The military hospital currently under construction at Afari in Kumasi is on schedule to be completed this year, the Ministry of Defence has assured.
With work done so far estimated to be 92 per cent, the Deputy Minister of Defence, Mr Kofi Amankwa Manu, said there is hardly any anticipated hitches given the relevant arrangements regarding the remaining works.
At a news conference in Kumasi yesterday, Mr Manu debunked claims that some essential medical equipment meant to be installed at the 500-bed hospital had been left at the mercy of the weather.
He said the magnetic resonance imaging (MRI) and x-ray machines supposedly left on the sun and the rain were not even on site at all.
“Those machines are currently at a bonded warehouse in Tema,” he emphasised.
The news conference, which was preceded by a tour of the site and installations of the hospital, was prompted by recent media content, including a viral video, which suggested a certain poor state of the supposedly completed hospital.
Mr Manu said the $199 million project was still under construction and being manned by the main turnkey contractor, Euroget De-Invest, an Egyptian investment company.
The hospital has among other facilities 50 medical and non-medical buildings, 15 operating theatres, two endoscopy operating rooms, nine delivery rooms, a 153-body capacity mortuary, 64 staff housing units, a medical gas plant for the production of the medical gases and a sterilisation department.
A high-powered delegation from the ministry, the military command, the Ashanti Regional Minister, Simon Osei-Mensah, and the Member of Parliament for Atwima Nwabiagye South, Mr Emmanuel Agyei Anhwere, along with the media were conducted around the facility by officials of Euroget led by the Resident Engineer, Mr Abo Shamaa.
The Deputy Minister assured the public that the supervising Ministry of Defence would ensure that the right things were done to have the hospital ready by December.
He said the delay in completing the project had been occasioned by various factors, including the changing of the site for the hospital from three different places.
He said, for instance, it was only in 2017 that the contractor was granted the necessary tax reliefs for the construction processes although such conditions should have been fulfilled from the onset.
Meanwhile, the Chairman of Euroget De-Invest, Dr Said Deraz, has explained that the equipment captured in the viral video were items that had to be installed outdoors.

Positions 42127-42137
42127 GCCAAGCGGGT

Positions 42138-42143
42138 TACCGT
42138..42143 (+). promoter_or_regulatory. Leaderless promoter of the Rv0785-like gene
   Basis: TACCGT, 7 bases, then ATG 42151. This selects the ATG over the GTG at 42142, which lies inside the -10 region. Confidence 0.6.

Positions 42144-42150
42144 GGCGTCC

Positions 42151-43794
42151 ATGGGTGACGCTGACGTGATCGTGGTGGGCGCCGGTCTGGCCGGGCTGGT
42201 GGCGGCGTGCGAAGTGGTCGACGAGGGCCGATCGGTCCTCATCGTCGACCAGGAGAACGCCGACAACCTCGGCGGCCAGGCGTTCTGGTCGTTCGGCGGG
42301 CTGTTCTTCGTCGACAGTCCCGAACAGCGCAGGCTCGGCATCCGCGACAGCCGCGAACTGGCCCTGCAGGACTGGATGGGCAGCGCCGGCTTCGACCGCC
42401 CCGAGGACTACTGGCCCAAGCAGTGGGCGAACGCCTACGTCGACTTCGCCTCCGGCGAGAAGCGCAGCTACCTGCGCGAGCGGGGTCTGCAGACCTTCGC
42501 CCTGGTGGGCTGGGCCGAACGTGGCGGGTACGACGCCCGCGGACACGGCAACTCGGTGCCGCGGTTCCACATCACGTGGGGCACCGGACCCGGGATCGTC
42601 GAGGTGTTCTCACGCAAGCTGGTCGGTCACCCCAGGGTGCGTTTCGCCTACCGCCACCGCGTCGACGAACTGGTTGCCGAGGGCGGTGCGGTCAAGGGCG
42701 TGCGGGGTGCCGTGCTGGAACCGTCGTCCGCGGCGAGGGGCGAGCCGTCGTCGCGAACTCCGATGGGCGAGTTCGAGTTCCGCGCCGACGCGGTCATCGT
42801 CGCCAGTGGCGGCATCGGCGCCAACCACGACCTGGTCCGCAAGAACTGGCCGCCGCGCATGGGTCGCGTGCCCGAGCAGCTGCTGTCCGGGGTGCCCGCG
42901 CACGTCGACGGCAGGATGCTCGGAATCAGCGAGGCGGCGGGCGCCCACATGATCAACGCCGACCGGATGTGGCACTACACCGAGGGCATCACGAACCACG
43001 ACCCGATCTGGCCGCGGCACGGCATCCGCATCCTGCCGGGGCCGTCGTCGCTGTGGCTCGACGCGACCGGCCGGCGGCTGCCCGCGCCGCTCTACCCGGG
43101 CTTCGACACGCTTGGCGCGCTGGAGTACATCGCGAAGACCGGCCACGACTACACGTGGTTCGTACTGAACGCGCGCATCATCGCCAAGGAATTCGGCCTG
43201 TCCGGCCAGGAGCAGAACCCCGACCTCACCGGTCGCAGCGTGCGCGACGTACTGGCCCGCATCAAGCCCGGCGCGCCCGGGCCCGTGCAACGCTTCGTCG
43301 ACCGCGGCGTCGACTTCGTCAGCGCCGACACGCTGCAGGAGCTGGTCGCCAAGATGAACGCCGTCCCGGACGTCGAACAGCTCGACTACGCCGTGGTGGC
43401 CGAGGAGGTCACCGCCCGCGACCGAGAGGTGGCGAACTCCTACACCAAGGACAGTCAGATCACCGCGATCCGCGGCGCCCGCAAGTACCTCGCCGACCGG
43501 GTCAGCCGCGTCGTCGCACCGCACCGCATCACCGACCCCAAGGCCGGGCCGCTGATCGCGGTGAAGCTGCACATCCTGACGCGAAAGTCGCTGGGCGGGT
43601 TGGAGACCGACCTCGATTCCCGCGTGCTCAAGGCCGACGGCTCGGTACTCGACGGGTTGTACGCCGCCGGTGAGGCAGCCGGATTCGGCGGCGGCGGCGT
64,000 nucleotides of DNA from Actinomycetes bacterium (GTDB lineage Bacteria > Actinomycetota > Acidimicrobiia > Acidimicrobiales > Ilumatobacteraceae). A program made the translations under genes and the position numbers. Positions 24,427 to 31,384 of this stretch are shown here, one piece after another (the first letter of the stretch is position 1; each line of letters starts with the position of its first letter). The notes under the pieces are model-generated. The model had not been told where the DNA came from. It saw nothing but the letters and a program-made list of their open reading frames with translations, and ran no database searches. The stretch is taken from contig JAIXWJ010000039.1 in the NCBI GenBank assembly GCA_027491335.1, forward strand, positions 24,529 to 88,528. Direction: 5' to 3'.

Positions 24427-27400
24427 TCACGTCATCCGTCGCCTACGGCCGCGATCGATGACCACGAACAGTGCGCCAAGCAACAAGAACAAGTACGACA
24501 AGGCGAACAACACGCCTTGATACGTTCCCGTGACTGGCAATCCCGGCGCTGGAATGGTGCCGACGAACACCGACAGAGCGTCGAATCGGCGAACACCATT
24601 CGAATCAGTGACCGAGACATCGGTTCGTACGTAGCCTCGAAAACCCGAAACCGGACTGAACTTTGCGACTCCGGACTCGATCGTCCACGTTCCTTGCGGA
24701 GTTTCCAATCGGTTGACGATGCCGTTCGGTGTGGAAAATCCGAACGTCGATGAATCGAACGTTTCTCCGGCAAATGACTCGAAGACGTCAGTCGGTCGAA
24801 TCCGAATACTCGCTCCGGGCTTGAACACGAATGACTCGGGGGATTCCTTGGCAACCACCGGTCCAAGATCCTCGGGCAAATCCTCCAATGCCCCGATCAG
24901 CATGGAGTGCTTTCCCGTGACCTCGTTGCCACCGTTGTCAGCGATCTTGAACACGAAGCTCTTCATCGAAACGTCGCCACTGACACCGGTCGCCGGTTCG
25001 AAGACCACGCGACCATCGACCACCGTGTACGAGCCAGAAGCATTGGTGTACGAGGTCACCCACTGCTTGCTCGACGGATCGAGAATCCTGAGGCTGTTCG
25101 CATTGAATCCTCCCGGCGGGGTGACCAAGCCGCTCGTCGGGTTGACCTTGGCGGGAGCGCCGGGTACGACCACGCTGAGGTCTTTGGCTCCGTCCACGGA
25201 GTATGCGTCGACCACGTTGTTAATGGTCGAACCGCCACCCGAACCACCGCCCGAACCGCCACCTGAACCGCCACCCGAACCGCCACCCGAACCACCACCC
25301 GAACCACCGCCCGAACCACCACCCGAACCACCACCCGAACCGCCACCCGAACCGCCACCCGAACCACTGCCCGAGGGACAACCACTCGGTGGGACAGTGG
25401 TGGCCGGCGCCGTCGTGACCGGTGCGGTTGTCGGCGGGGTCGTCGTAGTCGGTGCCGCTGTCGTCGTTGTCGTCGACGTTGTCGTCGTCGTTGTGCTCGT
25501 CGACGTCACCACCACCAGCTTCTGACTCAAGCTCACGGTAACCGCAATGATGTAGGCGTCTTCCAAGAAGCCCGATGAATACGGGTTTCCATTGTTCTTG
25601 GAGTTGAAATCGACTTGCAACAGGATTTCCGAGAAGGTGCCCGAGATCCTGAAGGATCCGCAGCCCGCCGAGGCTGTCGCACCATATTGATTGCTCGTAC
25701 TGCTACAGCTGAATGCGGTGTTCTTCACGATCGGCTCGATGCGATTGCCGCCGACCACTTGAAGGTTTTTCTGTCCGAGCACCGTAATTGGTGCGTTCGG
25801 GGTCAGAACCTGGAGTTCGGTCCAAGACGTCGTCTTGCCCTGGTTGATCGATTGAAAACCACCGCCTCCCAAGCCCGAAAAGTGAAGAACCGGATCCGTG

A statement issued by Dr Deraz described as misleading and false the video suggesting that the facility had been completed and left to rot in the bush, while some equipment had been left to rot at the mercy of the weather.
The Chairman said the construction was still ongoing with an overall progress at about 92 per cent complete.
Indeed, workers were still on site at the time of the tour, with officials explaining that finishing touches to some installations were ongoing.
The supposed MRI equipment mentioned in the video was not sighted, but the gas cylinders also mentioned in the video had been kept under a shed, which officials explained to be “an appropriate location for cylinders”.
Dr Deraz’s statement explained also that the extractor fans and air handling unit that were covered with polythene sheets were shown in the video as medical equipment.
It explained further that the extractor fans and air handling units were outdoor items and were not wrong for to be where they were in the open space.
“No medical equipment has been exposed to the weather, and the video should be ignored in its entirety,” he said.
Euroget De-Invest was awarded the contract to build nine hospitals for the government of Ghana.
These were the 500-bed military hospital in the Ashanti Region, two regional hospitals in Wa and Kumasi, and six district hospitals in Konongo and Tepa in Ashanti, Kwabenya in Accra, Salaga in the Savanna Region, Twifo Praso in the Central Region, and Nsawkaw in the Bono Region.
The projects form part of an initiative to promote social development and welfare in West Africa.